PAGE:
Regina King Honors Ruth Bader Ginsburg as She Accepts Emmy Award: 'Rest in Power, RBG'
Regina King just added another Emmy statuette to her collection.
The actress, 49, took home the award for outstanding lead actress in a drama series for her performance in HBO's Watchmen during Sunday's virtual ceremony, beating out nominees Kerry Washington (Little Fires Everywhere), Cate Blanchett (Mrs. America), Octavia Spencer (Self Made: Inspired By The Life Of Madam C.J. Walker) and Shira Haas (Unorthodox).
During her acceptance speech, King paid tribute to late Supreme Court justice Ruth Bader Ginsburg — who died on Friday from complications of metastatic cancer at the age of 87 — while urging people vote in the upcoming presidential election.
"Gotta vote — I would be remiss not to mention that being a part of a show as prescient as Watchmen. Have a voting plan, go to ballotpedia.com, vote up the ballot, please," she said. "Go to ballotpedia.com and find out who you're voting for in your municipal elections. It is very important."
"Be a good human," she added. "Rest in power, RBG."
King also gave a shoutout to her "sisters" and fellow nominees.
"This is so freaking weird," she said of the at-home proceedings. "It's an honor to be in the category with you. I truly love being a thespian. Thank you, Television Academy, for choosing me to represent the thespian community."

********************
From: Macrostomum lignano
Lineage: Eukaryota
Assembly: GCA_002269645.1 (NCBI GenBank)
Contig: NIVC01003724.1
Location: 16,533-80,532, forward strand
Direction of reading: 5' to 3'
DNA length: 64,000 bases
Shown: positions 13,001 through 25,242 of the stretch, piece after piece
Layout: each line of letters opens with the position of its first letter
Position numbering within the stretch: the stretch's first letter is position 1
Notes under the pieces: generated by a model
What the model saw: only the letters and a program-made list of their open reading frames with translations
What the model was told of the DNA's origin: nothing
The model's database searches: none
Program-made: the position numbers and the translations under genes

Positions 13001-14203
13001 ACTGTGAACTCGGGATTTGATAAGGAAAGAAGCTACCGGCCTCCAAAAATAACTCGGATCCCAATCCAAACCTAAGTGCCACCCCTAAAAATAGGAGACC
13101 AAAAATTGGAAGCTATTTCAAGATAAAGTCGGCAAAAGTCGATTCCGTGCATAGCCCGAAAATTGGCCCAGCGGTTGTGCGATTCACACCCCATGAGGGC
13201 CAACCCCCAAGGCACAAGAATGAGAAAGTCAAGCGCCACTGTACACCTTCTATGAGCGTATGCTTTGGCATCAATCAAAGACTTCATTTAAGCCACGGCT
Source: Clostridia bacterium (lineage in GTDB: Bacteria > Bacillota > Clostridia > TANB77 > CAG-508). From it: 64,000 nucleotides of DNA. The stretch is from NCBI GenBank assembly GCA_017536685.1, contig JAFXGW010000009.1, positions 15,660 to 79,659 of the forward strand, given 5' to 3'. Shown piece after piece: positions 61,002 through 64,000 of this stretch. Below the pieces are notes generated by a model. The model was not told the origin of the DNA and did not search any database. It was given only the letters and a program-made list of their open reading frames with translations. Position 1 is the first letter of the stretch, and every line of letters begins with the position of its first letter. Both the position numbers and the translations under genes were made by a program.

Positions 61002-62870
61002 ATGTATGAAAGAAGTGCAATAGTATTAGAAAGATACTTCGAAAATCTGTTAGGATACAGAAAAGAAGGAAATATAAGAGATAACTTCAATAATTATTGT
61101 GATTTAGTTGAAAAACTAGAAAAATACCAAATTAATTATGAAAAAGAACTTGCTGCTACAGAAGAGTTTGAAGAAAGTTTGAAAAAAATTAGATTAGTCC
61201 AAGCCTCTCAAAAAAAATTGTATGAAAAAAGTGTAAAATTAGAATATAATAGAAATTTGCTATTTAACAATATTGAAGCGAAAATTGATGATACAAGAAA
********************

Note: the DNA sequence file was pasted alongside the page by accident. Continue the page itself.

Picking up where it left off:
This is the fourth Emmy win for King. The star previously picked up Emmys for her work in ABC's American Crime and Netflix's Seven Seconds.
“Really? Say word,” King remarked in her acceptance speech after winning her third Emmy in 2018.
“Wow, I didn’t have nothing to say because I wasn’t really expecting this, but I am so grateful, Television Academy. Y’all are my friends, my peers, thank you, thank you, thank you,” she gushed.
RELATED VIDEO: Regina King on Her New Power in Hollywood
Though King also has an Oscar under her belt, the actress recently told PEOPLE that she feels like people in Hollywood are only now really starting to take notice of her work.
“Maybe now that I’m in my 40s, people in positions of power are recognizing it,” she said. “But everything I’ve ever approached, I’ve approached powerfully.”